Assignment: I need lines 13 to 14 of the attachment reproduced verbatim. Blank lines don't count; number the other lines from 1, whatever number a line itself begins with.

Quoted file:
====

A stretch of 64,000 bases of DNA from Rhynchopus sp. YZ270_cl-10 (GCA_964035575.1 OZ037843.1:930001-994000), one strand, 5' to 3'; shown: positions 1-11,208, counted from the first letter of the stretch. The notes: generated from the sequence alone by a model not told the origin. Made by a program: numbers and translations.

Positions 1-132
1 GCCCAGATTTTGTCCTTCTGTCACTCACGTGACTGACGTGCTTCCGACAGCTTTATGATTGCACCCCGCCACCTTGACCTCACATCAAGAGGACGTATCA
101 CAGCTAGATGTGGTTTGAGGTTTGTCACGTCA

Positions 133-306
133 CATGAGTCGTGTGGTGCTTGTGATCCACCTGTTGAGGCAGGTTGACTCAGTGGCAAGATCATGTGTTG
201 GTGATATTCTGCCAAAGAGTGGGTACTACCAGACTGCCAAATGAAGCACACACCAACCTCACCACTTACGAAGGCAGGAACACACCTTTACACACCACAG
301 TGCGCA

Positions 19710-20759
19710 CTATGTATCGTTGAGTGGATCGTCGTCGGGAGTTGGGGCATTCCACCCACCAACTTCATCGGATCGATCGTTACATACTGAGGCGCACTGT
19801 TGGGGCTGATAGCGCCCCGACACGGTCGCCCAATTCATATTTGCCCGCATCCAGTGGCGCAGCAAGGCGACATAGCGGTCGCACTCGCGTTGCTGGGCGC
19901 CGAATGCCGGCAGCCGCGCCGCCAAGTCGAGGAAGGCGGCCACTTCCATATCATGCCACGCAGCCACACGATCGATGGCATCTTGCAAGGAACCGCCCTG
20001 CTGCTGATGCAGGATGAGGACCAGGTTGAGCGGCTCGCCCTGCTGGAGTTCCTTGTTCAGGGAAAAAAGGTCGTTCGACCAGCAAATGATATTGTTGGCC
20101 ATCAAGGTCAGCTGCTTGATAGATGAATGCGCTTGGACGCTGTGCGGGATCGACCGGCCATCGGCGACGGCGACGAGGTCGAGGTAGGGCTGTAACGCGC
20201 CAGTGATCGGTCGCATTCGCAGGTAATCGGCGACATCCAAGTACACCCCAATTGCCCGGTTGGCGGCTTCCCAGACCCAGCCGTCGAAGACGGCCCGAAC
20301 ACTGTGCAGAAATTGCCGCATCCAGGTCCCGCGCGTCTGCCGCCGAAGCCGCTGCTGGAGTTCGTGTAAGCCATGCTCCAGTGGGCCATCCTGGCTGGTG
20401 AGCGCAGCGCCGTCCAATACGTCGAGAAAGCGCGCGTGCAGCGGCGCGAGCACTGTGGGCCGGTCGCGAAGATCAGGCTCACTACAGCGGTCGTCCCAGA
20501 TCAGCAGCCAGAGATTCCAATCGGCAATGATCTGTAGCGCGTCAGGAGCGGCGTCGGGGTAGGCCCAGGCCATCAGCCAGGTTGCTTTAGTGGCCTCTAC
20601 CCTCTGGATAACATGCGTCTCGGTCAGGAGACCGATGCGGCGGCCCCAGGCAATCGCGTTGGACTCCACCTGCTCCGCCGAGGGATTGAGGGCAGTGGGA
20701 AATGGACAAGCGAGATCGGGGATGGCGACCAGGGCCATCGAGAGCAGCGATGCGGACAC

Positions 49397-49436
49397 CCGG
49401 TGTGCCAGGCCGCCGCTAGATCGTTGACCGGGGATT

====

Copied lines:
20001 CTGCTGATGCAGGATGAGGACCAGGTTGAGCGGCTCGCCCTGCTGGAGTTCCTTGTTCAGGGAAAAAAGGTCGTTCGACCAGCAAATGATATTGTTGGCC
20101 ATCAAGGTCAGCTGCTTGATAGATGAATGCGCTTGGACGCTGTGCGGGATCGACCGGCCATCGGCGACGGCGACGAGGTCGAGGTAGGGCTGTAACGCGC